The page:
Real World Gardener Pomegranate is Plant of the Week

February 5th, 2016

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PLANT OF THE WEEK.

Pomegrante: Punica grantumThese exotic fruits are filled with sweet, crunchy jewels of tangy deliciousness that give your food a real pop 

Only growing to anywhere between 1 and 5 metres depending on the type you get, it’s a tree that should be grown more in the home garden.

pomegranate%2Btree.jpg
Pomegranate tree

Let’s find out more. I'm talking with Jeremy Critchley, owner of www.thegreengallery.com.au

and Karen Smith editor of www.hortjournal.com.au

Tart, citrusy and incredibly juicy, pomegranate seeds have suddenly become hip again, and have appeared in dishes and desserts from Masterchef to 5 star restaurants.

They grow in most climates throughout Australia, but don’t like extreme cold.

Pomegranates have attractive glossy green leaves, and like to be pruned - remove the current year’s growth in late winter to promote dense growth.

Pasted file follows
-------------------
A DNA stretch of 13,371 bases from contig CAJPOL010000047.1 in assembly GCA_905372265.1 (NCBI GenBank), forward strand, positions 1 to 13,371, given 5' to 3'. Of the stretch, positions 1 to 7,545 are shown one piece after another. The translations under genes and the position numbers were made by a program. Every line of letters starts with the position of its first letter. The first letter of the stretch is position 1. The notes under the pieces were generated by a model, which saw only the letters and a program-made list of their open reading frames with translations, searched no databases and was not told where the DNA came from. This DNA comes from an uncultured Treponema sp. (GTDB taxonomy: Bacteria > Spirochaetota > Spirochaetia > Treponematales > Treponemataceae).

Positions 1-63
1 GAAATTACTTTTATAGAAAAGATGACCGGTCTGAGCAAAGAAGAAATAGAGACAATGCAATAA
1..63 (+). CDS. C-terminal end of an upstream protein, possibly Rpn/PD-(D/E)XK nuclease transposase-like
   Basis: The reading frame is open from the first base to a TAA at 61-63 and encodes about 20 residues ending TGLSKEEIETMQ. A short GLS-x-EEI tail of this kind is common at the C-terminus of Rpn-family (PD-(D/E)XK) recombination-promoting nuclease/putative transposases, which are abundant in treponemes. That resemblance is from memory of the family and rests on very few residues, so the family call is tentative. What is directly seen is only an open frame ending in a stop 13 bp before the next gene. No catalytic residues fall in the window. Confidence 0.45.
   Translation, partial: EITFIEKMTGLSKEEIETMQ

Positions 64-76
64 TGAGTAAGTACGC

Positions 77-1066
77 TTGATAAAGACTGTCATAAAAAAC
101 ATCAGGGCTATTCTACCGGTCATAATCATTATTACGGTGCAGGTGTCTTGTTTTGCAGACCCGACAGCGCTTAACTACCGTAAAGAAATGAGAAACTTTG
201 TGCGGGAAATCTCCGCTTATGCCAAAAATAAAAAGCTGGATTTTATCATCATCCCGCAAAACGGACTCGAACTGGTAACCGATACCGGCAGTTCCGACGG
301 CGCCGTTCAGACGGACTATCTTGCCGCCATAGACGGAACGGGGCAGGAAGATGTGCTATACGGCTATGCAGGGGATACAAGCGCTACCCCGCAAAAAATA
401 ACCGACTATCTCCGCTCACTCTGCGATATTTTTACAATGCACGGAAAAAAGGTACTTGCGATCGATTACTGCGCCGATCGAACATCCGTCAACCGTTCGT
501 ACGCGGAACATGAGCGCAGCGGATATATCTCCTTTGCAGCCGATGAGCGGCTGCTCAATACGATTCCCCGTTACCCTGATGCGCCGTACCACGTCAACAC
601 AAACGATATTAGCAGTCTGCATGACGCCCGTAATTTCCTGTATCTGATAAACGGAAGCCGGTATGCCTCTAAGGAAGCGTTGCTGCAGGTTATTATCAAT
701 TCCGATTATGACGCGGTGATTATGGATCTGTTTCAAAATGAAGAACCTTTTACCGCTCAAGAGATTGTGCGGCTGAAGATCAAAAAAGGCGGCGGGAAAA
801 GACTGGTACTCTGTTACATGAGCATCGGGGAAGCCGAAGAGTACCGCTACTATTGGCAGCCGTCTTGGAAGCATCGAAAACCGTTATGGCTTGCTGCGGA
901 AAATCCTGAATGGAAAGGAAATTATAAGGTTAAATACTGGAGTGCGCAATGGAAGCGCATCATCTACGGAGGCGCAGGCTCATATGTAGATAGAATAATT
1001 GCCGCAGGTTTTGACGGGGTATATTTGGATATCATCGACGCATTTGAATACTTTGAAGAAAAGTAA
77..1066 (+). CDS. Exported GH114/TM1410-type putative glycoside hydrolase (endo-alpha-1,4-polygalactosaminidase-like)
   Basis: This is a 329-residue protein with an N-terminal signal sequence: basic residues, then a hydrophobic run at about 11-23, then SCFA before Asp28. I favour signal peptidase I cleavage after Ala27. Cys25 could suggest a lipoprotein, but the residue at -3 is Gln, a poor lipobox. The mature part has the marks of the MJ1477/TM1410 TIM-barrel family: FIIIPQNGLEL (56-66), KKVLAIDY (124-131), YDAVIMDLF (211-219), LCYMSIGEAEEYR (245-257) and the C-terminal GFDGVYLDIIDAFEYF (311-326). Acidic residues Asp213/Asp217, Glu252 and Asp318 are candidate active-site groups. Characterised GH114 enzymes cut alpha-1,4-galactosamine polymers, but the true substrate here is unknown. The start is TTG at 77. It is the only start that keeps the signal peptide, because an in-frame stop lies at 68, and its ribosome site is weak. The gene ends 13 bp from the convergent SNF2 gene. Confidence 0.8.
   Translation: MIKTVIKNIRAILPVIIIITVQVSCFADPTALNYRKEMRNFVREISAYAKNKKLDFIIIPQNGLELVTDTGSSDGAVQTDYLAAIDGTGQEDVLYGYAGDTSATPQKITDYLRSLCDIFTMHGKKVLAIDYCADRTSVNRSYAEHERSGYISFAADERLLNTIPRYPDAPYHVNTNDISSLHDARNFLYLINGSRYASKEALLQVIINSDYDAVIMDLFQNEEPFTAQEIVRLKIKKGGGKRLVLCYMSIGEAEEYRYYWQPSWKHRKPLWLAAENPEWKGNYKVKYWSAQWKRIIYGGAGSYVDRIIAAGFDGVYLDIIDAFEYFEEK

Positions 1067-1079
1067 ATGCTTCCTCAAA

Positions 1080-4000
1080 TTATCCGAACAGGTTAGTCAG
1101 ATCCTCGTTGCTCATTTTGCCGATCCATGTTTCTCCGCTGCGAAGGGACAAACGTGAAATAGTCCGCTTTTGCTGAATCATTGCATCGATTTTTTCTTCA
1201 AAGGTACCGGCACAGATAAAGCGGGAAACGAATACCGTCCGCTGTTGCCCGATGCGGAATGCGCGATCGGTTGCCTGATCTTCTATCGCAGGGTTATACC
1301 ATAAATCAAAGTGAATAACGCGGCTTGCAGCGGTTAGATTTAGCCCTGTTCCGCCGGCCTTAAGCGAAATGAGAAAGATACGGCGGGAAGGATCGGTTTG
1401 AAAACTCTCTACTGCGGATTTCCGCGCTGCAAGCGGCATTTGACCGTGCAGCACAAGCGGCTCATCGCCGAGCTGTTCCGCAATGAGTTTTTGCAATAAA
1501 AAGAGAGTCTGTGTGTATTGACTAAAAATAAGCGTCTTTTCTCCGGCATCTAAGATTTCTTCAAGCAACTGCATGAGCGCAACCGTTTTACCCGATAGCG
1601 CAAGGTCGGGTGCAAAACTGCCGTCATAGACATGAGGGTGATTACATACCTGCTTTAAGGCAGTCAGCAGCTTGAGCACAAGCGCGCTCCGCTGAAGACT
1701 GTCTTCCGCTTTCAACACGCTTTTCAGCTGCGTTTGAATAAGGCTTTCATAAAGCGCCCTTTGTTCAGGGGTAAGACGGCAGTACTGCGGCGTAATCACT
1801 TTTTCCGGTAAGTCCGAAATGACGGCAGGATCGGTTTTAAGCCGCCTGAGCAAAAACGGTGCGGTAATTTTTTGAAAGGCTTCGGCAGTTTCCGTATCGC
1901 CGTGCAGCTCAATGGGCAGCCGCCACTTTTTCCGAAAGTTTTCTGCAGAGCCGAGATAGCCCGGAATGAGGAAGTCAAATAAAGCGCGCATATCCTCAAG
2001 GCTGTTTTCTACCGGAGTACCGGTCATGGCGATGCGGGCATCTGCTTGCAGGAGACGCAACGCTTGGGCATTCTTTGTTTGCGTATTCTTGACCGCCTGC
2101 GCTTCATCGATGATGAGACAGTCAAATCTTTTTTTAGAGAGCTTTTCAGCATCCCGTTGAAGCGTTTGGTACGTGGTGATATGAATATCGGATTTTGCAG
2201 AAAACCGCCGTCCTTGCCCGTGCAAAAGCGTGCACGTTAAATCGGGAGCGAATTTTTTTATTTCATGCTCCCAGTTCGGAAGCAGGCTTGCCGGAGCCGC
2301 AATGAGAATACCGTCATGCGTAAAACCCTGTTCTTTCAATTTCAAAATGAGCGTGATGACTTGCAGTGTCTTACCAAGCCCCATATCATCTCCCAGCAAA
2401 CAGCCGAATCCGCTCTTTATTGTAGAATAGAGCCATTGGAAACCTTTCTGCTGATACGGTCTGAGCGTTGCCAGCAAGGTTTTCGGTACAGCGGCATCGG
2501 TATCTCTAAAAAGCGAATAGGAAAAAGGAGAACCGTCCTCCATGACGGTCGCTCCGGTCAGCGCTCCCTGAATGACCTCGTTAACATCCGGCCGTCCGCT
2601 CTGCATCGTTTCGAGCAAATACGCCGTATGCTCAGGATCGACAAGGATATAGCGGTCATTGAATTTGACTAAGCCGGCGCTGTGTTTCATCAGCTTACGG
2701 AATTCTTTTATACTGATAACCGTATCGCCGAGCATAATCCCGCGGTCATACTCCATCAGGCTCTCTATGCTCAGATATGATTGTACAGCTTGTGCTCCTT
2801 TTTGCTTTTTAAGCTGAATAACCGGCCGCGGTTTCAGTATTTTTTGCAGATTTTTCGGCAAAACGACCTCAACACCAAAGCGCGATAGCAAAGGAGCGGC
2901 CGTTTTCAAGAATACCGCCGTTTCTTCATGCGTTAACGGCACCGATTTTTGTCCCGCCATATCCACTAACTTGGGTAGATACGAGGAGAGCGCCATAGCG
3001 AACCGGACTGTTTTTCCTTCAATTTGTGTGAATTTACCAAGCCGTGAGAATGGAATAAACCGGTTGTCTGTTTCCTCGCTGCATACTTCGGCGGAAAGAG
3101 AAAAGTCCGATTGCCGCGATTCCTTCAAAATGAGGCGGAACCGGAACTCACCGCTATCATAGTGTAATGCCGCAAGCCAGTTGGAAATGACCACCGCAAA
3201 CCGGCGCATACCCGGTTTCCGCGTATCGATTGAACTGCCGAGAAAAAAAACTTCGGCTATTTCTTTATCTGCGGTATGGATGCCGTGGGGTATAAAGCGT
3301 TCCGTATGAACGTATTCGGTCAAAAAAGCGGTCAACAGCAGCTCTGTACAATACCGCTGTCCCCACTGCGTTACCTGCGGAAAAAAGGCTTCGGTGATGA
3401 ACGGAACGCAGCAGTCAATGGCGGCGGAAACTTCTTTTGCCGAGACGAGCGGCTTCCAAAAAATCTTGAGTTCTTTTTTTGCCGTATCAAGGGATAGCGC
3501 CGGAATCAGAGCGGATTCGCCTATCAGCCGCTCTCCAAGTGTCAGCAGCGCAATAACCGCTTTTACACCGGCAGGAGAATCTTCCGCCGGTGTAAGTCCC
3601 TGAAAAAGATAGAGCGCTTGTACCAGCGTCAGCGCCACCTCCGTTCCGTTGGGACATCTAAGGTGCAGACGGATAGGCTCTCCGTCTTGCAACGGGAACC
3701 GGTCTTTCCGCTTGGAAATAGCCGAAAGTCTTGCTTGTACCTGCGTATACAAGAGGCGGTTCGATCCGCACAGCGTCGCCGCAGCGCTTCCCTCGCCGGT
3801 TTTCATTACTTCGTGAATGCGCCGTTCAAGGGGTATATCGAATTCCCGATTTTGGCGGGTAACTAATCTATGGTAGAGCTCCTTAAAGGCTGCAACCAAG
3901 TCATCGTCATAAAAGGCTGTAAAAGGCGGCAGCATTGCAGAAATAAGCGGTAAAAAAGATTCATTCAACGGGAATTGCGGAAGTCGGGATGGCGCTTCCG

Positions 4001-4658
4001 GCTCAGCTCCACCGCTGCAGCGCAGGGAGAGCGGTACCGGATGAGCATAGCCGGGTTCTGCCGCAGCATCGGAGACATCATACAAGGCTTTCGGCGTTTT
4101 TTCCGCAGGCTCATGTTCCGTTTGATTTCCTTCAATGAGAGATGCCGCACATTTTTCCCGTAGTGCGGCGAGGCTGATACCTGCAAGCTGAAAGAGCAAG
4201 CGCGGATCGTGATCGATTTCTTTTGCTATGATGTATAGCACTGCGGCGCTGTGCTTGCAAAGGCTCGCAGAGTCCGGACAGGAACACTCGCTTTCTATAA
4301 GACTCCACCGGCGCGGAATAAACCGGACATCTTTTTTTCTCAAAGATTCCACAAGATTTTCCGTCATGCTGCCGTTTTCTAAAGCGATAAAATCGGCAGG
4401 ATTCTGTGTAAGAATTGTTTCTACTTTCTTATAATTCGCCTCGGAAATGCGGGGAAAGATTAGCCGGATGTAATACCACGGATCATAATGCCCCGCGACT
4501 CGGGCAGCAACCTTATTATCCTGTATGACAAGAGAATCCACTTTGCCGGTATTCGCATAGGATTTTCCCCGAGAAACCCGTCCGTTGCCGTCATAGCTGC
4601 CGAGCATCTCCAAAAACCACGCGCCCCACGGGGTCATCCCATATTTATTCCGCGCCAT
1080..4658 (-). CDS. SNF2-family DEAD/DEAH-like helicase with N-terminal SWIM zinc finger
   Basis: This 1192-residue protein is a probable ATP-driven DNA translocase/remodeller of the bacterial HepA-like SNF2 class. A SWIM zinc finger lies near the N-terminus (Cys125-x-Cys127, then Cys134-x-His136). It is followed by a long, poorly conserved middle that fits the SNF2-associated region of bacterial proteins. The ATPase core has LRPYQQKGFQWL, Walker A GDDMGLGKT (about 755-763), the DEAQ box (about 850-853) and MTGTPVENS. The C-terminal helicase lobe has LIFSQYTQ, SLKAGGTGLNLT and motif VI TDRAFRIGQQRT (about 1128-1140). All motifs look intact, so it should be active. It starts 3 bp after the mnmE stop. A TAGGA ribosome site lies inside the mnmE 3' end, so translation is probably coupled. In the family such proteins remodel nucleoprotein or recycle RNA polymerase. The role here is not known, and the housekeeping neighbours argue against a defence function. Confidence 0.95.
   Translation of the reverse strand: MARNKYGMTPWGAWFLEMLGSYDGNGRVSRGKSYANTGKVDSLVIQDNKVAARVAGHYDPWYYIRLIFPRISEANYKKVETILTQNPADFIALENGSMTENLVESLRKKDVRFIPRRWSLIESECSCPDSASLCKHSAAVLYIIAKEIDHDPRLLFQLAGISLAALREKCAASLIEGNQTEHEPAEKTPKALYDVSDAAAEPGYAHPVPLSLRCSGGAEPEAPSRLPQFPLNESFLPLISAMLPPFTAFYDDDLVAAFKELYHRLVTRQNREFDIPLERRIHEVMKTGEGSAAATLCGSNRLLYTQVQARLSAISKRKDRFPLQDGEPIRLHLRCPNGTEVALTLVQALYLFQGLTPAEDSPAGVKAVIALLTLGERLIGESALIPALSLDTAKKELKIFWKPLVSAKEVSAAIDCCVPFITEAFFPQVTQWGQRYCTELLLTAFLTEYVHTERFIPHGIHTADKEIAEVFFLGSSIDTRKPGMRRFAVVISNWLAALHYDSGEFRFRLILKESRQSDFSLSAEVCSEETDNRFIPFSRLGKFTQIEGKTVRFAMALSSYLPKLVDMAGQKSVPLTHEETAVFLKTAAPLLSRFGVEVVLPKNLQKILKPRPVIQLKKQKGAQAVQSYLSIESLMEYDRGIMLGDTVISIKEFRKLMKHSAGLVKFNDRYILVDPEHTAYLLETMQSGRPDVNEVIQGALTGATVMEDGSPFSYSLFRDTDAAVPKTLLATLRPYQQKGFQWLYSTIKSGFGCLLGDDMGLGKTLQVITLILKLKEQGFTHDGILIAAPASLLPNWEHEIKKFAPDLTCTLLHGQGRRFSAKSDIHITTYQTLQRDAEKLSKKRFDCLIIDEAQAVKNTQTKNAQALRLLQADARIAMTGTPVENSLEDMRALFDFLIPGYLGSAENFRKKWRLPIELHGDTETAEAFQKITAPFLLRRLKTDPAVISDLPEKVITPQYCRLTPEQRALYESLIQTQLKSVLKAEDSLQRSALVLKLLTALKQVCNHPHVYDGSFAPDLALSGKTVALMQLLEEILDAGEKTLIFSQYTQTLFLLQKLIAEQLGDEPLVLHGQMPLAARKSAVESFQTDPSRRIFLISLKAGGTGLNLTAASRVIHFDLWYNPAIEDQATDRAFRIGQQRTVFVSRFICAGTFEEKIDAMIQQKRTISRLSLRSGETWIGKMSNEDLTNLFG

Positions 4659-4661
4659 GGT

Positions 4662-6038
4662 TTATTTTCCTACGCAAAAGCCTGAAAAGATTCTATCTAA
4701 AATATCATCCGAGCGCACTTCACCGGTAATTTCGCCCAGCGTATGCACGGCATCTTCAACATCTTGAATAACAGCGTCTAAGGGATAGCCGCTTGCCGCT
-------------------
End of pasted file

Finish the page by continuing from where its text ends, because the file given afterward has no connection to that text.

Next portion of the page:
pomegranate%2Bflower.png

 

The plants produce reddish to light orange, crinkly 8-petalled flowers from late spring to late summer. These are followed by the most extraordinary coloured and shaped fruit which look like a cricket ball of a certain colour.

The  fruit starts small and grows to the size of a tennis ball and should start appearing from the third to fifth year of growth.

The Pomegranate is deciduous or semi-deciduous depending on its

location.

Although the Pomegranate is drought tolerant, to get good sized fruit, you need to water it as much as you would a Citrus tree in summer.

Pomegranates can be propagated from seed sown in spring or from cuttings taken between spring and autumn.

In the autumn split open the fruit to find rows of red seeds, eat the red flesh surrounding these, but spit the seeds out. It's a little bit complicated, but the fruit is truly delicious.

pomegrante%2Bfruit.jpgHow to eat a pomegranate !

To get those delicious arils out of the pomegranate here’s what you do.
First cut the pomegranate in half.
Holding it seeds-down over a bowl, massage and squeeze the shell a bit with your fingers, to soften it and loosen the arils. Whack the back of it with a rolling pin or a wooden spoon, and they’ll fall straight out into the bowl. Keep squeezing and whacking until the shell is empty. Watch your fingers!
Pick out any white bits of pith you can see, and you're good to go.

 

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